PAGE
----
Bumblebees Use Logic to Find the Best Flowers

Science Daily  4/4/13

Scientists at Queen Mary, University of London and the Zoological Society of London (ZSL), have discovered why bees copy each other when looking for nectar -- and the answer is remarkably simple.

Despite their tiny brains, bees are smart enough to pick out the most attractive flowers by watching other bees and learning from their behaviour. By using simple logic, they see which coloured flowers are the most popular, and conclude that those of the same colour must also contain lots of energy-rich nectar.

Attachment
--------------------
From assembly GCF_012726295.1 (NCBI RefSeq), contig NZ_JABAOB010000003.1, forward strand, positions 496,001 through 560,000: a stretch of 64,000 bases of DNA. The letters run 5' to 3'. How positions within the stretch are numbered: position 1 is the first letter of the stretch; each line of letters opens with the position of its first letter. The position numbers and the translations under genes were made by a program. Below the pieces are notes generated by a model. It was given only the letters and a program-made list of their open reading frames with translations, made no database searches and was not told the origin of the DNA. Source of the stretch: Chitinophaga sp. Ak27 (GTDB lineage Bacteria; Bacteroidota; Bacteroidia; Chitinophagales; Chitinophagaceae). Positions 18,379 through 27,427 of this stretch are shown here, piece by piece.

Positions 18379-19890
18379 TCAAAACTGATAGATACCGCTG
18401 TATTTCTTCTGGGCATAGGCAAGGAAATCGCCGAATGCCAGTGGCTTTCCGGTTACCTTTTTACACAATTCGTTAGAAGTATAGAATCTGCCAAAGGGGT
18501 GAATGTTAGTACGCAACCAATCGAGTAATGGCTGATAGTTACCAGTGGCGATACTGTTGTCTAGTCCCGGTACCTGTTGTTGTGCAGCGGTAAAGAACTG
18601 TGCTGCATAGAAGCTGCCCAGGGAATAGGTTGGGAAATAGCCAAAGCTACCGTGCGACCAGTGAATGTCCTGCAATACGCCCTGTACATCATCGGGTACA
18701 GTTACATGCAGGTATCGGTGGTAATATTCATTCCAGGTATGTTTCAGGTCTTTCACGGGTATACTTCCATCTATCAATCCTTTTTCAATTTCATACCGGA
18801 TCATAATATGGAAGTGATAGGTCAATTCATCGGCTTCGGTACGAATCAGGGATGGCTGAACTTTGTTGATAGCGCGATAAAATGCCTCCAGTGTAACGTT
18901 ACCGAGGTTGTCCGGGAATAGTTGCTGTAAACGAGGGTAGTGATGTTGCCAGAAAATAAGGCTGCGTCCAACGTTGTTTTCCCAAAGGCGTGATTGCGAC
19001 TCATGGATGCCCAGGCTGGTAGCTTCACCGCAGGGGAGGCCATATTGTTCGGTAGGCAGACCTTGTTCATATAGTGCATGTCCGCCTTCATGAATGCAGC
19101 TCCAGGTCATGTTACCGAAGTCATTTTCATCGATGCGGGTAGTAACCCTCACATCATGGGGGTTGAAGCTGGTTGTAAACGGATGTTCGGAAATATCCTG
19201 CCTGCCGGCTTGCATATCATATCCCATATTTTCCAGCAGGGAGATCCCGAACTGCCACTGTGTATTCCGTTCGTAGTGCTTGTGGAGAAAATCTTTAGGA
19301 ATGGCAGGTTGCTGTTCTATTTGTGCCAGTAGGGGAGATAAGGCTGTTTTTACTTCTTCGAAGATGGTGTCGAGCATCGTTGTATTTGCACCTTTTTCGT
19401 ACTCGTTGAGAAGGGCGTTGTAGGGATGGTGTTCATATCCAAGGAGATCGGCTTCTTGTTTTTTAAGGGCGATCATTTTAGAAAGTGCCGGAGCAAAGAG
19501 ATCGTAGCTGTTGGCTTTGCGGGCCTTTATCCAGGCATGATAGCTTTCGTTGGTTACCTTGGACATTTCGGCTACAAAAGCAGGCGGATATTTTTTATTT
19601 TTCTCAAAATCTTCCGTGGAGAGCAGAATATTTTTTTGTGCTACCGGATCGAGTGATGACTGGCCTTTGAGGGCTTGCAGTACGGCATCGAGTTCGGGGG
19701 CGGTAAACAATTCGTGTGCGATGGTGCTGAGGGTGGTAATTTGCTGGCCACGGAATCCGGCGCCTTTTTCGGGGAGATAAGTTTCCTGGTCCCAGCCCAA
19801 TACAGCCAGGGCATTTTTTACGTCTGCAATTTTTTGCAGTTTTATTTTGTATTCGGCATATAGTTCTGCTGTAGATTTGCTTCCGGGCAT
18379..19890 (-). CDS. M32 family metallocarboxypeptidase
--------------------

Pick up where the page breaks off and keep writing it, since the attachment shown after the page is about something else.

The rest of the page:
"Learning where to find nectar by watching others seems fantastically complex for a tiny bee, but...

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Bees Attracted to Contrasting Colors When Looking for Nectar

Science Daily    2/21/13

Flower colors that contrast with their background are more important to foraging bees than patterns of colored veins on pale flowers according to new research, by Heather Whitney from the University of Cambridge in the UK, and her colleagues. Their observation of how patterns of pigmentation on flower petals influence bumblebees' behavior suggests that color veins give clues to the location of the nectar. There is little to suggest, however, that bees have an innate preference for striped flowers.

The work is published online in Springer's journalNaturwissenschaften -- The Science of Nature.

Very few flowers are...

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